Grace sighed. “Other than spouting bouts of vitriol about him and his baby-mama, I don’t have it in me to care anymore. I’m so tired of not being enough, Bethany. Every man I’ve met the last four years has wanted nothing more than a booty call here and there. I can’t anymore. I’m just not interested. Me and Satan Claws are going to wing it on our own from now on.”

“Still can’t believe you named that cat Satan Claws.”

“Excuse me, but you know his full name is Satan Claws the Murder Floof. He’s a sweet baby kitty, and since I got him at Christmas, he needed a Christmassy name.”

“Grace, honey, Satan Claws the Murder Floof is not Christmassy.”

“Depends on the point of view.”

“And he’s not a kitty. He’s a huge, scary freaking cat.”

“He is not.”

“Grace, he’s as big as my dog and growls at everyone and everything.”

“Because he shares my outlook on people in general.”

Bethany sighed resignedly. “Look, this year it will be easy. Just pick a Christmas costume. Doesn’t matter what you want to be. Mrs. Claus, an angel, a Christmas tree, a Christmas ornament, a candy cane, an elf — whatever it is, just pick one. Anything.”

“Is Edward coming?”

“No! He doesn’t live in the neighborhood anymore. It’s a neighborhood party.”

“He came last year, and he didn’t live here anymore. He still came, and he brought his baby mama. Way to distract me, and make me enjoy the holidays again, Bethany.”

“I’m sorry. I didn’t know Michael had invited him. This year, though, I made sure that he wasn’t invited.”


“I sent him an uninvitation telling him that he is not invited and neither is she.”

“Did he answer?” Grace asked, her voice going soft and defeated.

“He said thanks for the tone of my uninvitation, and that they couldn’t come anyway because his wife has morning sickness twenty-four hours a day and their three year old has strep throat.”

Grace took a deep breath and let it out slowly. “I hope the baby feels better. I also hope she wanders around the house drinking out of every glass and cup they put down and licking every fork they’re trying to eat off of.”

“Grace!” Bethany chided.

“What? I said I hope she feels better. It’s not her fault her parents are lying, cheating assholes.”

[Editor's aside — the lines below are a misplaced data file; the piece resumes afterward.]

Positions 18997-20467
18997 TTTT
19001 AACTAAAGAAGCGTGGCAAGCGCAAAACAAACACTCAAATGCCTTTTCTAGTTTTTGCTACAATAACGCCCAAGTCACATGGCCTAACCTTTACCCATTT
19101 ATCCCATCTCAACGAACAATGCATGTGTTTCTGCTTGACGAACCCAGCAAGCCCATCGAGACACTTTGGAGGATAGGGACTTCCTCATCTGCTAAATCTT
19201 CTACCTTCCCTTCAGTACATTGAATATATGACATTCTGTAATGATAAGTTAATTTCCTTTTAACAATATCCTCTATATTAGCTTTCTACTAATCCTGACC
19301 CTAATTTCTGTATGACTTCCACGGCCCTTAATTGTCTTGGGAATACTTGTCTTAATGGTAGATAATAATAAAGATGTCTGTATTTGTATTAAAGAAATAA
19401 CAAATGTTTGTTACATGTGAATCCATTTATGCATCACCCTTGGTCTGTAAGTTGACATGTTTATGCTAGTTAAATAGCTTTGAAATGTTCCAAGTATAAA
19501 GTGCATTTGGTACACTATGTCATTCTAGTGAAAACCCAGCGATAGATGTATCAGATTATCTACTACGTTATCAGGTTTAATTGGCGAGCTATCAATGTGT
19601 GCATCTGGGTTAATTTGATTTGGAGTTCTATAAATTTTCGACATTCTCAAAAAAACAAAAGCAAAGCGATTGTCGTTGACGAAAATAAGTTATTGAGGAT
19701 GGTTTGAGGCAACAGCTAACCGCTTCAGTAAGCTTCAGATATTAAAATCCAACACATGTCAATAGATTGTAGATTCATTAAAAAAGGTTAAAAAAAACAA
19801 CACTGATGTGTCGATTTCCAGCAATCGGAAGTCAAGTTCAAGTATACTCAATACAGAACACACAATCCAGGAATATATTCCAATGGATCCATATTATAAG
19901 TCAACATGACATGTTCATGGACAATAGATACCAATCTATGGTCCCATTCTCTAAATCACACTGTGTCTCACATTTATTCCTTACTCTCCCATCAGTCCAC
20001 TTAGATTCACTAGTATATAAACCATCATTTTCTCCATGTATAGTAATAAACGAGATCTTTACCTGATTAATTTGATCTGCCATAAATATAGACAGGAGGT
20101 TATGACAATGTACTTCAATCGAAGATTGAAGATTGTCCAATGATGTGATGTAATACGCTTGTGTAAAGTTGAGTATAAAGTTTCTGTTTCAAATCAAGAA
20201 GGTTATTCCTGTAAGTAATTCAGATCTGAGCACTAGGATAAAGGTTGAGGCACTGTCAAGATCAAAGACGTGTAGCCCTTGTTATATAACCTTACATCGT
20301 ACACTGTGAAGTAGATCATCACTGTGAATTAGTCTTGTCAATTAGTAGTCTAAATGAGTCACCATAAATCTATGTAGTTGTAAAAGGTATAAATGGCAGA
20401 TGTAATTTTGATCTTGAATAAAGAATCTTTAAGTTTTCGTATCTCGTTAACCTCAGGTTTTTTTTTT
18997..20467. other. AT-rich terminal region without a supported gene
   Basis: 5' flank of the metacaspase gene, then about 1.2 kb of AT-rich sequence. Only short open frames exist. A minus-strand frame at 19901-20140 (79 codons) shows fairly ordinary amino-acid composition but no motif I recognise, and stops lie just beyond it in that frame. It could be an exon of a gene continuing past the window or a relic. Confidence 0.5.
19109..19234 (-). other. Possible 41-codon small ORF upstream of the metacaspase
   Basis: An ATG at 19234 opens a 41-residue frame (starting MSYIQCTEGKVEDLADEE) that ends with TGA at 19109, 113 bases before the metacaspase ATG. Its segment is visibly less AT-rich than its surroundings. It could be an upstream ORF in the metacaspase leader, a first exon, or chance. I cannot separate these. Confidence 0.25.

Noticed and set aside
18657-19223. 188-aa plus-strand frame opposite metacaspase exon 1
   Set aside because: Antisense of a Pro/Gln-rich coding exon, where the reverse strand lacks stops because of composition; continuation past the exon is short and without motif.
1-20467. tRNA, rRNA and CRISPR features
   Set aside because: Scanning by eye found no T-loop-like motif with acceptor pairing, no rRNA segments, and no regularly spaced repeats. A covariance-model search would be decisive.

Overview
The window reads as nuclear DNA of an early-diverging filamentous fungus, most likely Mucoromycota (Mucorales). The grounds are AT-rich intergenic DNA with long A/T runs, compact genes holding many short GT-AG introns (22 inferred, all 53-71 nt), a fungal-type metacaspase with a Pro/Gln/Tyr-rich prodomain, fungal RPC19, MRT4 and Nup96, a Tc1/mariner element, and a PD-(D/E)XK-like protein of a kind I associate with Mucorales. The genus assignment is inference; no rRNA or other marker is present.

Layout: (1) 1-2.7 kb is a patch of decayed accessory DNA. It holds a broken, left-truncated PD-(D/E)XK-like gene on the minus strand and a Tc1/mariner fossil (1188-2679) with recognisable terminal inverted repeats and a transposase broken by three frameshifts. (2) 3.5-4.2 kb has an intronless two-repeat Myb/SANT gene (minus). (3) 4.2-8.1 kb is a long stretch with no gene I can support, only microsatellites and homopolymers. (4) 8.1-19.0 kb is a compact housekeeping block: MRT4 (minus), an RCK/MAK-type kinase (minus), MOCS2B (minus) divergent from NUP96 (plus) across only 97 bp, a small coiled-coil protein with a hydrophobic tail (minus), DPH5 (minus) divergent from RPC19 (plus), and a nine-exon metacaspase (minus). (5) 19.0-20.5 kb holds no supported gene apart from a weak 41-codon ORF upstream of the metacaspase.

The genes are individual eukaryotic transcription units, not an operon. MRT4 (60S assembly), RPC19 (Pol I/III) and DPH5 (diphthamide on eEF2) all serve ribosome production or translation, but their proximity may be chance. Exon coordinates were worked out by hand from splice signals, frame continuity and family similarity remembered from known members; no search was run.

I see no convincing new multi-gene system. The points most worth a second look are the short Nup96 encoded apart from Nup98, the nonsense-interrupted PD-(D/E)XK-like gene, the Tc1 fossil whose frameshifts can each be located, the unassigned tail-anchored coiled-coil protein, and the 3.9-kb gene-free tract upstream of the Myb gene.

“Are you going to come to my party or not?”


“It starts at 8:00 P.M.”

“I’m not coming.”

“That gives you four days to be ready. And I know you’ll be late, so I’ll see you around 9:00 or 9:30.”

“I still won’t be ready.”

“Be here by 9:30 P. M. at the latest or I’ll bring the party to your house.”

“Can I bring Satan Claws?”

“No! He scares people!”

“Then I’m not coming.”

“I’ll see you no later than 9:30 P. M.”

“Fine,” Grace snapped.

“Bye!” Bethany chirped jovially.

Grace pressed ‘end call’ on her cell phone and stood there looking out of the window at the silent, serene snowfall. Nothing about it felt serene tonight, though. Almost everything in life lost its magic the day Edward had walked out of their door to build a life with another woman. Even the snow she’d once loved so much lost its appeal. Living in Minnesota meant lots of snow once winter arrived. A loud, plaintive rowr from her right got her attention. She looked down to see a stunningly gorgeous white, Maine Coon cat, looking up at her. He was larger than average for his breed, and really didn’t like anyone but her. “It sucks, doesn’t it, Satan Claws?”

Satan Claws rowred again, but this time he lifted a huge paw to pat at her leg.

“Alright. Hold on. I’m going to need wine for this.” She poured herself a glass of deep red wine, then emptied an entire can of tuna onto what was actually a cookie plate for kids to leave cookies out for Santa, and carried both into the living room. She put the cookie plate of tuna on the window seat in her picture window and plugged in the single strand of white lights she’d adorned the frame of that window with. She smiled as she admired the warm glow of the white lights framing Satan Claws with the snowbanks out in the front yard illuminated by the moonlight outside. “I hate Christmas, Satan Claws,” she said with a tear spilling over her lashes and slowly tracking down her face.

Satan Claws glanced up at her between bites, then went back to eating.